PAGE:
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In my circuit, there is a current generator. This generator generates vaules dependent on a parameter, we called N. But I want to use parameter as a variable. If values change linear, I will use .step function. But my values are gaussian distributed and 10k different value. Thus .step function does not suitable for me.

My question is, could I change N parameter value from an out .txt file continuously as .step function ?

Now, I'm using LTSpice. Tell me if any useful SPICE application you know. I know PWL() function changes current generator values with a file. But there is a mathmetical formula in I2() and N parameter using in that.

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  • \$\begingroup\$ Are you looking to apply random variables that distribute in a specified Gaussian distribution? If so, that's relatively easy to generate using the \$\operatorname{gauss}\left(\sigma\right)\$ function. You don't have to use a file. But it may still treat this as a continuous function of sorts. So I'm not sure here. If you actually need the specific order and values of your own Gaussian distributed values, I'm also not sure how. The 'wavefile=' parameter might be useful, but I doubt it in this case. Perhaps you can use a series of runs of LTSpice from the command line? \$\endgroup\$
    – jonk
    Jan 13 '18 at 16:35
  • \$\begingroup\$ thanks for participation jonk. I do not know gauss function that LTSpice had. For basic maybe just help for me. Unfortunately my values generated by an other script. I collect the value list prepared. \$\endgroup\$
    – agenel
    Jan 13 '18 at 16:46
  • \$\begingroup\$ I will looking some more for 'wavefile=' \$\endgroup\$
    – agenel
    Jan 13 '18 at 16:46
  • \$\begingroup\$ Also look at this link from Linear: linear.com/solutions/7852 \$\endgroup\$
    – jonk
    Jan 13 '18 at 16:51
  • \$\begingroup\$ I think the OP wants his values to vary during the simulation, similar to a PWL source, but with a formula. In this case I can only think of a behavioural (current) source, bi, or bi2. See the manual for how to use it: LTspice > Circuit Elements > B. Arbitrary behavioural .... \$\endgroup\$ Jan 14 '18 at 6:35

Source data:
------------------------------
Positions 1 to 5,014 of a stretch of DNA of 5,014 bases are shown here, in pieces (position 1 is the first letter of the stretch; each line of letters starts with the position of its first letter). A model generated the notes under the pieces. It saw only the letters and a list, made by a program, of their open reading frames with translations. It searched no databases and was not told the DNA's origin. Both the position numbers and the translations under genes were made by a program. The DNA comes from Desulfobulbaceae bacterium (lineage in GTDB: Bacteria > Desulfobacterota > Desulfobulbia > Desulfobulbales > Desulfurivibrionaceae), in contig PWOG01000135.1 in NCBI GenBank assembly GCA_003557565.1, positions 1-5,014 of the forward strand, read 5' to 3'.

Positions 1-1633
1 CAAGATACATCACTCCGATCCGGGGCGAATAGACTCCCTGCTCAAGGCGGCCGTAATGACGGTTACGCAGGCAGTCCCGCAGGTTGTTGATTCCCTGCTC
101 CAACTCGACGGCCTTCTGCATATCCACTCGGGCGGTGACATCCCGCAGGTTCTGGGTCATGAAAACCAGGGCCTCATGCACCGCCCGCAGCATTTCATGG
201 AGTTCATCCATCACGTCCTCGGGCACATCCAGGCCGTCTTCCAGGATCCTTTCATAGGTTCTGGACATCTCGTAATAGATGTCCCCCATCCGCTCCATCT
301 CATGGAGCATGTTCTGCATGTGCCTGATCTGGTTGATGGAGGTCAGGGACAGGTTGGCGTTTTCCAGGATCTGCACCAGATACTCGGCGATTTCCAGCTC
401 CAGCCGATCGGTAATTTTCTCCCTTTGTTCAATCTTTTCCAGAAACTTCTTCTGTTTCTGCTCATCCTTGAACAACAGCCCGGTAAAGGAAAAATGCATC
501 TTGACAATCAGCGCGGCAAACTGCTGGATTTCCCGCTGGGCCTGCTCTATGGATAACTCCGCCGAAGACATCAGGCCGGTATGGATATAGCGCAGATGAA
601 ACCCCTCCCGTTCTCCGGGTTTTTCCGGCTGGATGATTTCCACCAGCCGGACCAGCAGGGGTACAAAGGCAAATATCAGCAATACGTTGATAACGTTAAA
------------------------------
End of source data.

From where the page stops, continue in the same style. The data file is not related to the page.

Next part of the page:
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Re-reading this now I think I understand what OP wants: to use a custom sequence of numbers that can be used in a .step command. If this is the case, I'll try to answer.

Normally, for a non-linear sequence of numbers that is not logarithmic, the keyword list is used. Unfortunately, it doesn't allow evaluations, i.e. the values must be numeric, {cos(1)} or {2*5} will fail. So about the only solution would be to generate the numbers externally, in a plain text file, as a single line, or as a concatenated line (with + in front of each new line), and add:

.step param x list <sequence_of_numbers>

at the beginning. This file can then be added to the schematic with the .inc (or .include) command. Don't forget that LTspice XVII sorts the numbers in ascending order prior to simulation start. You may, or may not like it, but that's how it is now. The only way to circumvent this is to use LTspice IV.

To test this, the text file's contents looks like this:

.step param x list 7.254322142991044e-12 2.974321522582202e-10
+ 5.94864415973779e-9 7.733237831307738e-8 7.346575989515156e-7
+ 5.436466237528063e-6 3.261879742903331e-5 1.630939871486926e-4
+ 6.931494453849666e-4   0.02292014166076882 0.05730035415192529
+ 0.1278238669542985 0.2556477339086 0.4601659210354829 0.7477696216826623
+ 1.099661208356858 1.466214944475812 1.774891774891774 1.952380952380952

and the schematic gives this after a .op:

test

The numbers are some would-be Gaussian bell shape. The output looks like a straight line, but using the View > Mark Data Points shows that the distribution is nonlinear. Using .tran will show different DC levels, as expected.

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You have a few options here, this does sound like an X-Y problem however.

First off, .step functions are for running different simulations.

If you desire to run a transient simulation with your own custom values for a source or load, you can use PWL or Wave files for input to sources in LT spice. (or you can just use the built in PWL option, which would be tedious to enter in thousands of values).

In the first circuit, V1 has a wavefile input which will set net Res to V1. For interests sake I included setting a resistor to the value of the wave file, which will make the R2 resistor variable to whatever the wave file is.

V3 has a PWL file input.

I1 has a PWL flie input.

Remember that PWL can be tricky on setting points, you can't have two points in the same time and PWL simply draws a line between points.

This is the only way for importing values into a lt spice file.

enter image description here

You can also use b-sources (either current or voltage) with math functions that control the input of the source.

The most useful functions if your trying to create a noise source would be white, random, and rand which allow you to create sources with Gaussian properties in the time domain and .trans simulation.

enter image description here

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